On top of my regular duties, I've also been able to start some things myself. Every month, I make English bulletin boards for my schools, and I also run activities during lunch.
How to Apply for the JET Program
Since JET is a well-known option for working in Japan, the application process is competitive. However, since ALTs are assistant teachers, it's possible to be accepted without having years of education experience. That said, you will need at least a bachelor's degree plus experience with kids or instructing. If you hold a degree related to education or Japan, that can help to boost your application. Holding a TEFL/TESOL certificate can be another way to boost your application, although you aren't required to have a certificate to be accepted.
Every fall, JET's application is available on the program's website or through related embassies and consulates. The deadline to gather and submit all of the required materials is usually in November. If you're a university senior and interested in applying to JET, you can start your application before you graduate so long as you provide proof of your graduation later on. This is what I did during my application process, and I ended up leaving for Japan just about a month after I graduated.
If your application passes the first stage of selections, you'll get an interview. This will happen in February at an embassy or consulate in your home country. You can choose to have your interview at whatever location is easiest for you to get to.
In March or April, you'll receive the final decision on your application. You may be officially accepted, officially rejected, or marked as an alternate candidate. If you happen to get marked as an alternate, don't lose hope just yet. In the time that I've been on JET, I've met two ALTs in my city who were alternates and were accepted in the end.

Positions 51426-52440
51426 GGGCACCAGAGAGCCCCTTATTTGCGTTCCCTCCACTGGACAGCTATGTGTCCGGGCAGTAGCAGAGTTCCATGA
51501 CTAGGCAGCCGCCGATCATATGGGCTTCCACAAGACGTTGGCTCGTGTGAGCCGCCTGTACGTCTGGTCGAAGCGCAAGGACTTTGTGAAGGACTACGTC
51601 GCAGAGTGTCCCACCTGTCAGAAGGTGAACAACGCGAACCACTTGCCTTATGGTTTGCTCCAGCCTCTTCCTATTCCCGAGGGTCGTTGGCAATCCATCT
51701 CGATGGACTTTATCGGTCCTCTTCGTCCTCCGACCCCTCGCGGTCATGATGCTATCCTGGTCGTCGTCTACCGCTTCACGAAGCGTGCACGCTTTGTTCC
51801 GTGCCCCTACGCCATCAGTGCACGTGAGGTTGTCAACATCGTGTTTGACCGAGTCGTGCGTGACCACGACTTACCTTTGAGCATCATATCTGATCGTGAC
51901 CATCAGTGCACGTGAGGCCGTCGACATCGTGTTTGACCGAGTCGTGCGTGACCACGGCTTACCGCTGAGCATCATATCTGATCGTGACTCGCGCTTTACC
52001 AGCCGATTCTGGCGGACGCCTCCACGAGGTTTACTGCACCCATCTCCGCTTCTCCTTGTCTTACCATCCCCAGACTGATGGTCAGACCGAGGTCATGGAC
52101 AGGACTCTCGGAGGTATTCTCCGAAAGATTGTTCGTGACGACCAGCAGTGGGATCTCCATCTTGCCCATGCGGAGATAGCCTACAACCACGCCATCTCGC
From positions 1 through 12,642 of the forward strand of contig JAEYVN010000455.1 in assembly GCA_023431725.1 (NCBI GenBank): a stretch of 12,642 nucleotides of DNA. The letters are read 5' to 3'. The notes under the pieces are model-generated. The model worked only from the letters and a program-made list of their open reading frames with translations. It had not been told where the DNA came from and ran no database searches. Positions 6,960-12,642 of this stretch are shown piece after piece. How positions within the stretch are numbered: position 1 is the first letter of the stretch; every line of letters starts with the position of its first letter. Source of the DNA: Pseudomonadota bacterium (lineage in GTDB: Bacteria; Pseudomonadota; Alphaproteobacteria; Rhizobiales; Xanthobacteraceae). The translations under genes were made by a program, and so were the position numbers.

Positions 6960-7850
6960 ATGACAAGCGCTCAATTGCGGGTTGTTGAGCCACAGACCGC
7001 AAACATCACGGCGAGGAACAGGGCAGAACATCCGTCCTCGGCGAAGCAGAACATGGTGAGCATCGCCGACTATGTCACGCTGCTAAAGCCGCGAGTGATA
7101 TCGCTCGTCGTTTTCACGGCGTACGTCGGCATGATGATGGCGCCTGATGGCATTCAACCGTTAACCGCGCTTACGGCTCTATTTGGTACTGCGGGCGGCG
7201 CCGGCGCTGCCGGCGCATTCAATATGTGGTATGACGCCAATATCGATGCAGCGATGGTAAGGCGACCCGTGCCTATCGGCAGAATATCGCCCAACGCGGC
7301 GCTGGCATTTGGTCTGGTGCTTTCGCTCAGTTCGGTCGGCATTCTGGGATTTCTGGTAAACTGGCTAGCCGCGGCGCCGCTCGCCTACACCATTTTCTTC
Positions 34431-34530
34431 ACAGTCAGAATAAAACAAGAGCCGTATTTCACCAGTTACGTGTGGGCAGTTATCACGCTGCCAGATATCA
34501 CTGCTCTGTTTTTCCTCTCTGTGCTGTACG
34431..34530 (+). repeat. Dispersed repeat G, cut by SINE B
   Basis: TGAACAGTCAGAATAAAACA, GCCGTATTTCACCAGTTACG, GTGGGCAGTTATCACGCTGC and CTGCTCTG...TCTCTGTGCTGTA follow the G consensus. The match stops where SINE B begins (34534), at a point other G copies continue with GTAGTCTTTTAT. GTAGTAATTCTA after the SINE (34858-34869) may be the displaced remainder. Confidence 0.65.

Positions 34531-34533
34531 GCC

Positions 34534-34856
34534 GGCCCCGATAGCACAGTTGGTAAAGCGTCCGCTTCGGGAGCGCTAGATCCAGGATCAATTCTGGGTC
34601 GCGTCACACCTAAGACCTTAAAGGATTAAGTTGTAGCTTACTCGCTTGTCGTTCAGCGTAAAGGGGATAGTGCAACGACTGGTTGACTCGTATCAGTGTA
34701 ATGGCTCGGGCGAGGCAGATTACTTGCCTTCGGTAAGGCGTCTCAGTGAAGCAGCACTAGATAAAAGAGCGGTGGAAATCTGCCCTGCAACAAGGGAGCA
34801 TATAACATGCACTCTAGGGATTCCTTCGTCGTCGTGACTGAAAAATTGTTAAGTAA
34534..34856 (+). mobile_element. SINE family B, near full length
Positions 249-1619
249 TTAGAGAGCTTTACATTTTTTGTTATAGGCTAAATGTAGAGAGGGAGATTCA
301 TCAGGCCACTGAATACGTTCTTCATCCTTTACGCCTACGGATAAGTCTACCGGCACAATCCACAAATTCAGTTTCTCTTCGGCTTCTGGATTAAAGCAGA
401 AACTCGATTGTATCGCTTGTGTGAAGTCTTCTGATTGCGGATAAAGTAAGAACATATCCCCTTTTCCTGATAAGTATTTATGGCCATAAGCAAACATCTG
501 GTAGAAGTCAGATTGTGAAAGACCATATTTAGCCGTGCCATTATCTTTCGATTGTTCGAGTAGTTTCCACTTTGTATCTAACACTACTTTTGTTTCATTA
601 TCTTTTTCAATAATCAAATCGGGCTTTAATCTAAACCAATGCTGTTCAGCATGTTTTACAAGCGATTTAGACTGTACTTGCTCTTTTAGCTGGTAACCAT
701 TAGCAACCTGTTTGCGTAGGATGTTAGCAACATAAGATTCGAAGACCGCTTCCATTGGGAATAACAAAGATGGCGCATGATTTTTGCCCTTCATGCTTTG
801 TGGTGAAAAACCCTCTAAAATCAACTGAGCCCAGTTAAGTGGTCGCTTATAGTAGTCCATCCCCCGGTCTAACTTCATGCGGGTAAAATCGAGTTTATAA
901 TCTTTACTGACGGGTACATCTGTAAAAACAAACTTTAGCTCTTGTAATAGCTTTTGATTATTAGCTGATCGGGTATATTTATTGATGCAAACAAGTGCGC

After you're accepted, JET will assign you the prefecture and town/city that you'll be working in. Your flight to Japan and any other travel expenses needed to get you to your assigned location will be covered by JET. Most ALTs arrive towards the end of Japan's summer vacation. This gives you time to settle into your new home, and attend the general and prefectural orientations, which are mandatory for all new JETs. These orientations are really helpful, especially if you've never been to Japan before. They include tips for daily life in Japan, workplace etiquette, and even some basic Japanese lessons for anyone who needs them.
Remuneration and Living
Housing situations will be slightly different for every JET. In my city, ALTs live in places that are either owned or subsidized by the city's board of education. These places include two small houses and several apartments. The rent in these places is ridiculously cheap compared to what I'm used to. My rent is 10,000 yen (about 100 USD) a month plus utilities, but since I live alone, I manage to keep my utilities costs pretty low.